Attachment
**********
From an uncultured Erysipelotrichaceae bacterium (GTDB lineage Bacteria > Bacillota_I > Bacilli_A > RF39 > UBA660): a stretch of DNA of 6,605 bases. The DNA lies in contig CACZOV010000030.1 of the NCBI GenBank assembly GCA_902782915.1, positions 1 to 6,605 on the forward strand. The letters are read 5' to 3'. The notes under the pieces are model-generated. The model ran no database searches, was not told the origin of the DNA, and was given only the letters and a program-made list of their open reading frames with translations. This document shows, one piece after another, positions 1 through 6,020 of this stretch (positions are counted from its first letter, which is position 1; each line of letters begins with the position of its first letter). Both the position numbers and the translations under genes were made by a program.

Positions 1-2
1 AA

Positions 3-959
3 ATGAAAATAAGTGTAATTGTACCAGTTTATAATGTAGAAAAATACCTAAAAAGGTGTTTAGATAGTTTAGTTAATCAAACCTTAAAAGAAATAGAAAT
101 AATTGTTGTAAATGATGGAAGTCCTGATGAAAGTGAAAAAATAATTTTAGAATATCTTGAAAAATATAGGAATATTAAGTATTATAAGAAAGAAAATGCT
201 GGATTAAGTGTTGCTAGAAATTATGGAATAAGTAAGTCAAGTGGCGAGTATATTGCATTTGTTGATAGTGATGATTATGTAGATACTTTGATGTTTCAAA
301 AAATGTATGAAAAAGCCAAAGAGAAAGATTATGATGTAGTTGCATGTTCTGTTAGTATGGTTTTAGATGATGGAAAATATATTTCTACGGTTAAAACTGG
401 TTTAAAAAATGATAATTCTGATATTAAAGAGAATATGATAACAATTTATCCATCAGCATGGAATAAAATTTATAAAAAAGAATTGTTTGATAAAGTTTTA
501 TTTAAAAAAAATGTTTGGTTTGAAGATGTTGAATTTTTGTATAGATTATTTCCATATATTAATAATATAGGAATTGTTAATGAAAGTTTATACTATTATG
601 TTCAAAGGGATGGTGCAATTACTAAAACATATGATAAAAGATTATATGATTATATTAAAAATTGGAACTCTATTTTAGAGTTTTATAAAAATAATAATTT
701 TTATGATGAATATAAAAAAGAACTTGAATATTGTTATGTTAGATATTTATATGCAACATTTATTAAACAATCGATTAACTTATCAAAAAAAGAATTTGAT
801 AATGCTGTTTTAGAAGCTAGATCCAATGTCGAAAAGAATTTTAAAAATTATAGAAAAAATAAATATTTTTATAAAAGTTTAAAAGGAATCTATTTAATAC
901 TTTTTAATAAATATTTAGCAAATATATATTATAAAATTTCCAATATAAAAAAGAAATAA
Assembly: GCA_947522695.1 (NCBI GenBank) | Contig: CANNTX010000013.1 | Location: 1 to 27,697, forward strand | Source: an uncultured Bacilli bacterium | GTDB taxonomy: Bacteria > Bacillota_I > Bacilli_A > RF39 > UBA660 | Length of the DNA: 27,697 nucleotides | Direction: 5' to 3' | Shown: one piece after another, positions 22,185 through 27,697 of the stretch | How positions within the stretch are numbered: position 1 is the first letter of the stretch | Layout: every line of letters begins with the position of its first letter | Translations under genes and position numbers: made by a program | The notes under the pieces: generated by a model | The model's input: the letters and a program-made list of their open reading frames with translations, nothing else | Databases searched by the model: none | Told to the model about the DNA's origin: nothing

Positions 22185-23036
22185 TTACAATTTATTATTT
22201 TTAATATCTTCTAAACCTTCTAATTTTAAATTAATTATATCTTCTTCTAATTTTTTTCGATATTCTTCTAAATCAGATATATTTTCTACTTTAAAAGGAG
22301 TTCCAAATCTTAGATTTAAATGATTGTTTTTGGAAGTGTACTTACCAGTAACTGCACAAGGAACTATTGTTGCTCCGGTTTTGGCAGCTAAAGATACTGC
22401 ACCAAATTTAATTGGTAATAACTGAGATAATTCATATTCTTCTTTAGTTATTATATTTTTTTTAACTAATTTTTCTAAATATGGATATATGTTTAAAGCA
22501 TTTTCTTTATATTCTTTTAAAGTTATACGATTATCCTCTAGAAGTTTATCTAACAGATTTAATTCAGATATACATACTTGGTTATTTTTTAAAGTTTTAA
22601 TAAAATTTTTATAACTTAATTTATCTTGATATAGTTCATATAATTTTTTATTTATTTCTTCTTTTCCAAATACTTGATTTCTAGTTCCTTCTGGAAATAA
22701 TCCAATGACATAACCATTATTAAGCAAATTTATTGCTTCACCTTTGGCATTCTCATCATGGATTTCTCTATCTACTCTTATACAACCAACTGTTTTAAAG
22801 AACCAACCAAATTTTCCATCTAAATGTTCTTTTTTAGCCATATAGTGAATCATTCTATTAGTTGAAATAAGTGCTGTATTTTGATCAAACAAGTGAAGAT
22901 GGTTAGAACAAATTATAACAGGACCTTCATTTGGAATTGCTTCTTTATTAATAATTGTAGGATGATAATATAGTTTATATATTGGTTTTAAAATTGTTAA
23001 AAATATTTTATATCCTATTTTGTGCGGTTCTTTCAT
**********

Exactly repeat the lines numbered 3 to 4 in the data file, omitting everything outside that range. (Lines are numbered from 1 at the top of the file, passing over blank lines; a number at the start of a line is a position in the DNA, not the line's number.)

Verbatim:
1 AA

Positions 3-959